Answer :

The simplest way to prepopulate a form is to have an Action whose sole purpose is to populate an ActionForm and forward to the servlet or JSP to render that form back to the client. A separate Action would then be use to process the submitted form fields, by declaring an instance of the same form bean name. 
The struts-example example application that is shipped with Struts illustrates this design pattern nicely. Note the following definitions from the struts-config.xml file: 
...

<form-beans>
...
<-- Registration form bean -->
<form-bean name="registrationForm" type="org.apache.struts.webapp.example.RegistrationForm"/>
...
</form-beans>
...
<action-mappings>
...
<-- Edit user registration -->
<action path="/editRegistration" type="org.apache.struts.webapp.example.EditRegistrationAction" name="registrationForm" scope="request" validate="false"/>
...
<-- Save user registration -->
<action path="/saveRegistration" type="org.apache.struts.webapp.example.SaveRegistrationAction" name="registrationForm" input="registration" scope="request"/>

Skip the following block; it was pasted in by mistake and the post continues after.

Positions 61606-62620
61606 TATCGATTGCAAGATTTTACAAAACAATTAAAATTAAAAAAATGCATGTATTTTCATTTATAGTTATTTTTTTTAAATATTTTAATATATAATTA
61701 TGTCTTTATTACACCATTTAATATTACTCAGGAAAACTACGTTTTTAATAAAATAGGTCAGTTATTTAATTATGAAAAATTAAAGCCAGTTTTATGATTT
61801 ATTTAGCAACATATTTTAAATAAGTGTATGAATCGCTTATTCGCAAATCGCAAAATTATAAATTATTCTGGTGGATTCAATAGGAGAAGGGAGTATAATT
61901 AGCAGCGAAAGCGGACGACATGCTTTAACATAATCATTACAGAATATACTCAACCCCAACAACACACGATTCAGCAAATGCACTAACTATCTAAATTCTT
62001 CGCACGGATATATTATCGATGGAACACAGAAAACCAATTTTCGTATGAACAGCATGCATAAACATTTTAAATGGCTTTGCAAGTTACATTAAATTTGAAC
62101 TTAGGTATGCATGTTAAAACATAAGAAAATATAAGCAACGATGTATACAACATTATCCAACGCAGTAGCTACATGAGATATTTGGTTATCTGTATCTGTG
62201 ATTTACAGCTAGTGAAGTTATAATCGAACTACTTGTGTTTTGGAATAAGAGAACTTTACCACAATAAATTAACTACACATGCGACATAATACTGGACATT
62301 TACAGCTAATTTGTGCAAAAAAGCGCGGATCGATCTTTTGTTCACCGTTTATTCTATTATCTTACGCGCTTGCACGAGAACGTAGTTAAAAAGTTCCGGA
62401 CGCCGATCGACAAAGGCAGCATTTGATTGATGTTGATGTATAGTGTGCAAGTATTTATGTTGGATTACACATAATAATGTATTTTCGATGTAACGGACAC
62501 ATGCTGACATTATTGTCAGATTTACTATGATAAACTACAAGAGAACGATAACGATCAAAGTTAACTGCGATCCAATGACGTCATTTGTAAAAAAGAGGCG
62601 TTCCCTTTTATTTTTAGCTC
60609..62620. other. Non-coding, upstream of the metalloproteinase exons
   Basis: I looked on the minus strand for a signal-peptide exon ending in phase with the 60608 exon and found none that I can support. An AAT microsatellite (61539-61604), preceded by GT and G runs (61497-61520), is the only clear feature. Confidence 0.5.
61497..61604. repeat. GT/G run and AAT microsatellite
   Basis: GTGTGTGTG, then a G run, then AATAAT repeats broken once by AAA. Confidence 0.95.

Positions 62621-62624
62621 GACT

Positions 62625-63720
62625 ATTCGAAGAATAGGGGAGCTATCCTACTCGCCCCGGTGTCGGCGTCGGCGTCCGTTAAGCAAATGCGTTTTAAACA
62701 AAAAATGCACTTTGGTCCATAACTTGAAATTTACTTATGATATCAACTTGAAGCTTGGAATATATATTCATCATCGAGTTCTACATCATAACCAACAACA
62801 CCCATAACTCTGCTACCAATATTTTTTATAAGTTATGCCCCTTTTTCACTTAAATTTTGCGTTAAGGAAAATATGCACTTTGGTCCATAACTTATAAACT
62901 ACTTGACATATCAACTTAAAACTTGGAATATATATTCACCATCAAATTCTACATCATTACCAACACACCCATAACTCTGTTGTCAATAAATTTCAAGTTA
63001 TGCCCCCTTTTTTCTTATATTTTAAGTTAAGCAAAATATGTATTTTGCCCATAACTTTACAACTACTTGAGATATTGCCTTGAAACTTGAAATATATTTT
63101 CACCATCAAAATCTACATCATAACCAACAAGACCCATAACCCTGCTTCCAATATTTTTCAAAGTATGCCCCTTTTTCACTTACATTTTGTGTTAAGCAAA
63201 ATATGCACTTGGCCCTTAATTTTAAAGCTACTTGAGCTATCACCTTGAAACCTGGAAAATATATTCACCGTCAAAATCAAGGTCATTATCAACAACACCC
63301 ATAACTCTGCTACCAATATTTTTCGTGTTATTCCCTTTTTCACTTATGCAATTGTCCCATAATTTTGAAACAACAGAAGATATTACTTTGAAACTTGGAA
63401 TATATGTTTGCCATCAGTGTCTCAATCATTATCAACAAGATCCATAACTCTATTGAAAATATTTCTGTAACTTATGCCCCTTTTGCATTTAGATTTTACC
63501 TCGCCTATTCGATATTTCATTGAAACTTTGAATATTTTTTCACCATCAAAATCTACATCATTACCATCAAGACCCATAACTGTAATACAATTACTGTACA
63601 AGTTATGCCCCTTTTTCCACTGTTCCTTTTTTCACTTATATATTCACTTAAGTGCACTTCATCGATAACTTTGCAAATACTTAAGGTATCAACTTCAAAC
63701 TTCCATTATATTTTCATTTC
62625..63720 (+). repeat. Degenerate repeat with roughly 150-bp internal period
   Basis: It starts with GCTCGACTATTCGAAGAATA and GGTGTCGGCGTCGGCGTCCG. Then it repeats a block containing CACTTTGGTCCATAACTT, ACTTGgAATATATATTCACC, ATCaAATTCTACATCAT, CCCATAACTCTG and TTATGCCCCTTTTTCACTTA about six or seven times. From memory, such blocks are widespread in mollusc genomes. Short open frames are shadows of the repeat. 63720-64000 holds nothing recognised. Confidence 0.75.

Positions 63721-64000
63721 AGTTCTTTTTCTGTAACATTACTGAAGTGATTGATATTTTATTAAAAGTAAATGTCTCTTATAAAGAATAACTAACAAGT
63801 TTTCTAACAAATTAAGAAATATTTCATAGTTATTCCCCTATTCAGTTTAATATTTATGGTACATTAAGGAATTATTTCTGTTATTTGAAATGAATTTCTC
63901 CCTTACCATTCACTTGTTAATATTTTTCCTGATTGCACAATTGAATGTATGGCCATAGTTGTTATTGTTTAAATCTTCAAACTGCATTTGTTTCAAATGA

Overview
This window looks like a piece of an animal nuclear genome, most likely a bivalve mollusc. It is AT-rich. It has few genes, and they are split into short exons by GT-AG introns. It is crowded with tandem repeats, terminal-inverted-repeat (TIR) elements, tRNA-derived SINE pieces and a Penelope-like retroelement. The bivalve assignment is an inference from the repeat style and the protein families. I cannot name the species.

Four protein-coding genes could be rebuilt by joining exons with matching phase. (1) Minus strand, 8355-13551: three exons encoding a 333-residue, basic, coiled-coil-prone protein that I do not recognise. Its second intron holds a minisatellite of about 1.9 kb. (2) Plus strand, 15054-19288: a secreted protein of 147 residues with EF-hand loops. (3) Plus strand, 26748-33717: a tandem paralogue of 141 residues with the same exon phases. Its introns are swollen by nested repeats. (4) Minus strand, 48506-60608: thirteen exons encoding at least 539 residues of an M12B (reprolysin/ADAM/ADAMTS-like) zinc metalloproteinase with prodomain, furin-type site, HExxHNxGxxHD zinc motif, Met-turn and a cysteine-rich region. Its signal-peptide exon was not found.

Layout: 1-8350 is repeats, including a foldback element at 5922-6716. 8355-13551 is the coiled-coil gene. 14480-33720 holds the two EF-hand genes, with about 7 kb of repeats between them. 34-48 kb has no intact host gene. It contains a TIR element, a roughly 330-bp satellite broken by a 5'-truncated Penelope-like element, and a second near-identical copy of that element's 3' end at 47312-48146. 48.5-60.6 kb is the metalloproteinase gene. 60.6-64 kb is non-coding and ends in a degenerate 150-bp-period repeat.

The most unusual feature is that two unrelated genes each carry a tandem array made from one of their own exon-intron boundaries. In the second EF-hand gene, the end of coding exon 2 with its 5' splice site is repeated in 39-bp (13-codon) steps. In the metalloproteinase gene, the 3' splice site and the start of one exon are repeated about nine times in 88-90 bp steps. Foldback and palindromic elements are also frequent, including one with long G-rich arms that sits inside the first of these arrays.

...
</action-mappings>

Note the following features of this approach:
* Both the /editRegistration and /saveRegistration actions use the same form bean.
* When the /editRegistration action is entered, Struts will have pre-created an empty form bean instance, and passed it to the execute() method. The setup action is free to preconfigure the values that will be displayed when the form is rendered, simply by setting the corresponding form bean properties.
* When the setup action completes configuring the properties of the form bean, it should return an ActionForm that points at the page which will display this form. If you are using the Struts JSP tag library, the action attribute on your <html:form> tag will be set to /saveRegistration in order for the form to be submitted to the processing action.
* Note that the setup action (/editRegistration) turns off validation on the form that is being set up. You will normally want to include this attribute in the configuration of your setup actions, because you are not planning to actually process the results -- you simply want to take advantage of the fact that Struts will precreate a form bean instance of the correct class for you.
* The processing action (/saveRegistration), on the other hand, leaves out the validate attribute, which defaults to true. This tells Struts to perform the validations associated with this form bean before invoking the processing action at all. If any validation errors have occurred, Struts will forward back to your input page (technically, it forwards back to an ActionForward named "registration" in this case, because the example webapp uses the inputForward attribute in the element -- see the documentation describing struts-config.xml for more information) instead of calling your processing action.